California Agriculture
California Agriculture
California Agriculture
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Deep cultivation and gypsum as potential solutions to slow water penetration

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Authors

Michael J. Singer , Department of Land, Air, and Water Reosurces
John R. Munn, Department of Land, Air, and Water Reosurces
William E. Wildman, University of California

Publication Information

California Agriculture 38(7):16-18.

Published July 01, 1984

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Abstract

Not available – first paragraph follows: Over 2.5 million acres of California farmland have some form of water penetration problem during the irrigation season, according to a recent survey by Cooperative Extension farm advisors. In some cases, simply increasing the length or frequency of irrigation may alleviate the problem and provide sufficient water to the crop. In other cases, the problem is more serious: crop yields are reduced and health and vigor of trees and vines are adversely affected, even with careful water management.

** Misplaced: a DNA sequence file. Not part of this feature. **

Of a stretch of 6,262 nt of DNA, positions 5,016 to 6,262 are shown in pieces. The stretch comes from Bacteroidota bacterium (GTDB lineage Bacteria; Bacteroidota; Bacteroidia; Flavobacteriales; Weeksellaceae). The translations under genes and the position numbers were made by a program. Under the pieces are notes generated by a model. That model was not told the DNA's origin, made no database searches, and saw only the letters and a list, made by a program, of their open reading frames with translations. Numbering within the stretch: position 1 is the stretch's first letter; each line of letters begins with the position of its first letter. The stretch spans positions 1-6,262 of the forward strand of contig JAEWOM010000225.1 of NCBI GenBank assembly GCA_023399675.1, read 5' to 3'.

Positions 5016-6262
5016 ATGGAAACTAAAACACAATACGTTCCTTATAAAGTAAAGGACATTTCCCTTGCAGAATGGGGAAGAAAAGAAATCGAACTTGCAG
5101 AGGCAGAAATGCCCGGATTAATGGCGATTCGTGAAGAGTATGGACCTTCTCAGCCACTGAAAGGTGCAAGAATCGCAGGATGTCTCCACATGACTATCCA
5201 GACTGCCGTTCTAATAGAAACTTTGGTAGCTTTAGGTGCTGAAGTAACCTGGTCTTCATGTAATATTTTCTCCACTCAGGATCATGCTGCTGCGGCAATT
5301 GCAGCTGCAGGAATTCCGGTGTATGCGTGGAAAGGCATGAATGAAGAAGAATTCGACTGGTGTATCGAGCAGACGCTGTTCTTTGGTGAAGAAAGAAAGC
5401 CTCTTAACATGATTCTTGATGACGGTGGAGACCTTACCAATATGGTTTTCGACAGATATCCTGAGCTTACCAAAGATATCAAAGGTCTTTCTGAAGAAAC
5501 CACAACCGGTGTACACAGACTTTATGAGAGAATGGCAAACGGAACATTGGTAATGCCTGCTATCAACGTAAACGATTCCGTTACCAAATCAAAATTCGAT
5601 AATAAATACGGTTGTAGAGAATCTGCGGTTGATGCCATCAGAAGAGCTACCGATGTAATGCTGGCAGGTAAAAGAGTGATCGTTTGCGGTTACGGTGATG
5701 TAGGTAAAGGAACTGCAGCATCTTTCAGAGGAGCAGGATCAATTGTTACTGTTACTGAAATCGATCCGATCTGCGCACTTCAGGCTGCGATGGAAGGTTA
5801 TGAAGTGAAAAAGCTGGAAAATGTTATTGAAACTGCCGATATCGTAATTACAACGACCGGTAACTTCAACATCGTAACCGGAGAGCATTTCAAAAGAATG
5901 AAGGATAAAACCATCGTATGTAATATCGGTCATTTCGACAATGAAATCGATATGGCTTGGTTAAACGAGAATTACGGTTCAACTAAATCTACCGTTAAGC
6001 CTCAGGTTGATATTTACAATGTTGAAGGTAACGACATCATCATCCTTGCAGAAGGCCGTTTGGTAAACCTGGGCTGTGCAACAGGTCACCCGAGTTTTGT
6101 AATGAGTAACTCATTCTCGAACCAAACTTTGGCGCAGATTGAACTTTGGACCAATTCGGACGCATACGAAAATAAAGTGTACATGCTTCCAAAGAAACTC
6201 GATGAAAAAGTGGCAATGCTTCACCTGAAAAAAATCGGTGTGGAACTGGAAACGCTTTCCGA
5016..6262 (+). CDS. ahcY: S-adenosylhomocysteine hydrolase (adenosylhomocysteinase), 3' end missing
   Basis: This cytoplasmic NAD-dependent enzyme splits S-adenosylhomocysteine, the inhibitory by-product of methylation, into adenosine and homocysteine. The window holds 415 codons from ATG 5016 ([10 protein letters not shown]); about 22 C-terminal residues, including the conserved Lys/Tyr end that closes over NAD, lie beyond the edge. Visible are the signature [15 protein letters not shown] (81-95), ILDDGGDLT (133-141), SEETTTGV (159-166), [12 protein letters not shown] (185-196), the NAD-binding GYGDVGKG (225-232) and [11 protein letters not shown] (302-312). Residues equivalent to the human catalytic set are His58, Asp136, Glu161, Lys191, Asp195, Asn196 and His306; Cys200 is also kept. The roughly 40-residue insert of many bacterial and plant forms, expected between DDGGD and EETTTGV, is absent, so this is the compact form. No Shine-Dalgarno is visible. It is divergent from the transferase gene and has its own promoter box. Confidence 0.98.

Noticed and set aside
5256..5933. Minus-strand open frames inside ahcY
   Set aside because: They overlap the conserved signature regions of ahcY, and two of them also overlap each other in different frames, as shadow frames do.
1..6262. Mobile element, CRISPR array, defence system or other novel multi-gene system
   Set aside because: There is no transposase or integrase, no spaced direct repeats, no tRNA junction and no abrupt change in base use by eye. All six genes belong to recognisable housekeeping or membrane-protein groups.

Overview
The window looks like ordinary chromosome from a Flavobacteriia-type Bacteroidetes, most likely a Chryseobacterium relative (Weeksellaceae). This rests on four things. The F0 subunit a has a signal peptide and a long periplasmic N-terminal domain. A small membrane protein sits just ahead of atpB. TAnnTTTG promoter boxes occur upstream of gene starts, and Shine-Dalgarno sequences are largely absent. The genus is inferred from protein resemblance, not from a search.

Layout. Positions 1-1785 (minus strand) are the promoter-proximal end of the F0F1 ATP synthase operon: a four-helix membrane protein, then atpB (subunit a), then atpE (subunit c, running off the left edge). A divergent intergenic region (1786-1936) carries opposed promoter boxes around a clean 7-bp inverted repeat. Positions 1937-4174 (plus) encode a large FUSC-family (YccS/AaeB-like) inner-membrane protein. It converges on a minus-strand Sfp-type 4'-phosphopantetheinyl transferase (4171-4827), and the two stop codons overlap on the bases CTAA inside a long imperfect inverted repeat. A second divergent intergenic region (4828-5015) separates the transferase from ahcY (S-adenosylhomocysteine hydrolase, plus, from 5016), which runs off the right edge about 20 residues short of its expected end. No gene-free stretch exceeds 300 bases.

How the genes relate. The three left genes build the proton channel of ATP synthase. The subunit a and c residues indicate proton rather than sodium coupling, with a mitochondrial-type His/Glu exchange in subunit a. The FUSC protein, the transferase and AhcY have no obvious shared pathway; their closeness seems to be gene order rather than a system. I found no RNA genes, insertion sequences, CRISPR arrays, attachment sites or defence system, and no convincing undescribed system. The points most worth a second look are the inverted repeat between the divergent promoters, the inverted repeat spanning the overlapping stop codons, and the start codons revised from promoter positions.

Full text

Full text is available in PDF.

Author notes

Partial eupport for this work came from the Prune and Walnul Advisory Boords.

Deep cultivation and gypsum as potential solutions to slow water penetration

Michael J. Singer, John R. Munn, William E. Wildman
Webmaster Email: wsuckow@ucanr.edu

Deep cultivation and gypsum as potential solutions to slow water penetration

Share using any of the popular social networks Share by sending an email Print article
Share using any of the popular social networks Share by sending an email Print article

Authors

Michael J. Singer , Department of Land, Air, and Water Reosurces
John R. Munn, Department of Land, Air, and Water Reosurces
William E. Wildman, University of California

Publication Information

California Agriculture 38(7):16-18.

Published July 01, 1984

PDF  |  Citation  |  Permissions

Author Affiliations show

Abstract

Not available – first paragraph follows: Over 2.5 million acres of California farmland have some form of water penetration problem during the irrigation season, according to a recent survey by Cooperative Extension farm advisors. In some cases, simply increasing the length or frequency of irrigation may alleviate the problem and provide sufficient water to the crop. In other cases, the problem is more serious: crop yields are reduced and health and vigor of trees and vines are adversely affected, even with careful water management.

Full text

Full text is available in PDF.

Author notes

Partial eupport for this work came from the Prune and Walnul Advisory Boords.


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